This Thursday (April 13), Prime Minister Justin Trudeau's government will introduce legislation to legalize recreational marijuana across Canada. But the as-yet unveiled bill is already getting mixed reviews from prospective recreational marijuana retailers, who think the government's regulations on pot packaging will be too strict.

Earlier today, Daniel Leblanc of The Globe and Mail reported that the legalization bill will likely require companies to sell cannabis in plain packages similar to the ones proposed for tobacco products. Basically, the government thinks that removing colors, logos and other marketing devices from cigarette packs would make tobacco products less appealing to Canadians. That means Trudeau and his ministers plan to treat cannabis more like tobacco and less like alcohol, which isn't subject to the same regulations.

“It would be hard to imagine a scenario where you could sell pot like you could sell booze,” an anonymous government official told The Globe and Mail.

The plain-packaging regulation was first proposed by Canada's marijuana task force last December. 

Labelling could become a major sticking point between the government and Canada's licensed producers (LPs) - legal medical marijuana growers that are expected to move into the recreational cannabis industry once it's legal in Canada. Last month, the heads of 7 LPs - Tilray, Tweed, Mettrum, CannTrust, Green Organic Dutchman Holdings, RedeCan Pharm and Delta 9 Bio-Tech - sent a letter calling on the government to let them brand cannabis products as they see fit.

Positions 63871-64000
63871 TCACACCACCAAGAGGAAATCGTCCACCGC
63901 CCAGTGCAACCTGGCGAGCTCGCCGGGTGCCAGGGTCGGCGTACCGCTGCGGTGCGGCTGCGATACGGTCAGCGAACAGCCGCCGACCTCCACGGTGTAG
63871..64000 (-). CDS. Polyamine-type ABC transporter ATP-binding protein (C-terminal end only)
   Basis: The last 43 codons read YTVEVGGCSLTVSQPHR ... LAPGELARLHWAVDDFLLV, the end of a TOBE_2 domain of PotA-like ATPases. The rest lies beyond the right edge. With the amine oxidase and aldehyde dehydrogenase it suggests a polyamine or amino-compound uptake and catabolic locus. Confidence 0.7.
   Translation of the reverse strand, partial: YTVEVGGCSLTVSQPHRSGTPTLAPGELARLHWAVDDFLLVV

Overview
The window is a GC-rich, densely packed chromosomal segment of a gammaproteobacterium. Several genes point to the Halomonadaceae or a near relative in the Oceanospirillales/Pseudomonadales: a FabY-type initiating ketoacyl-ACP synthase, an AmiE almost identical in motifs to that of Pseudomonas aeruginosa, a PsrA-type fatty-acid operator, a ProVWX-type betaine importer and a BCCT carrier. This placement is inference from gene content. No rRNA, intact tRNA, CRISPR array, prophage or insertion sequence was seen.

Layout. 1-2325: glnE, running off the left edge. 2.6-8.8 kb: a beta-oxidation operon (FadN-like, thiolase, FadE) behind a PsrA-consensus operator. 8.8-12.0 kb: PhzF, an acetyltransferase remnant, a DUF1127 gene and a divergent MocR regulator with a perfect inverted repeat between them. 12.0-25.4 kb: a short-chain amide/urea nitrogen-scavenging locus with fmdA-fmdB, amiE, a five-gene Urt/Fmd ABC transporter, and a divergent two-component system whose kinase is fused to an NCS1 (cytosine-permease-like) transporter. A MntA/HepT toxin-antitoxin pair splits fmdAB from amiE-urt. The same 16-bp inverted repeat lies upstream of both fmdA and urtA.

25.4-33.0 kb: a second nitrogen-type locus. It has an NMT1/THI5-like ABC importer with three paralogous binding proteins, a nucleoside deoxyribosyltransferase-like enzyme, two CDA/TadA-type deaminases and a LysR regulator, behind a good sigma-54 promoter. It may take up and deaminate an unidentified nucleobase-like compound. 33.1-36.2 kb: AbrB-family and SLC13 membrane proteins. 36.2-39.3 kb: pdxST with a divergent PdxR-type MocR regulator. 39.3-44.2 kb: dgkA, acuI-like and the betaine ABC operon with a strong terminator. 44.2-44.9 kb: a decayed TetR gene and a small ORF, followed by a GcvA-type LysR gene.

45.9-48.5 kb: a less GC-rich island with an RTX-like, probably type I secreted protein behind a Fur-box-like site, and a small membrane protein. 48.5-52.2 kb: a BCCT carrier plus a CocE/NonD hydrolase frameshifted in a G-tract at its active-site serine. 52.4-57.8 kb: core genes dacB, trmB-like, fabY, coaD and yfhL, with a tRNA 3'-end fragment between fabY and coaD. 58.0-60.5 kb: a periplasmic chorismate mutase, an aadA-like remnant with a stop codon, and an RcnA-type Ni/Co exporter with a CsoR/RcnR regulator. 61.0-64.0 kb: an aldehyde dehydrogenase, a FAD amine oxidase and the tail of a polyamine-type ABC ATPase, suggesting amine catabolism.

The LPs say that branding and advertising will be essential weapons in the fight against the black market for marijuana.

“Packaging debates are often driven by public health concerns but in order to develop well-rounded public policy, rules surrounding packaging and in-store promotion must take into account the current status of the large, illegal cannabis black market and the harms it causes youth and society more generally,” they wrote in the letter.

“Therefore, there must be allowances for branding as well as for in-store advertising of cannabis products to ensure that consumers who have already self-selected to enter a legal cannabis retailer will be well-informed about the products they are purchasing.”

Tilray CEO Brendan Kennedy added that he and his colleagues won't repeat the tobacco industry's mistakes.

“No one in this industry is looking to repeat the same mistakes as tobacco or alcohol,” he wrote in the letter. “No one wants to see a Joe Camel of this industry,” he added, referring to the defunct mascot that allegedly encouraged children to smoke.

After introducing the bill this Thursday, the legislation will be turned over to committees that will study and perhaps revise it. So LP's still have a chance to convince the government that marijuana marketers can regulate themselves.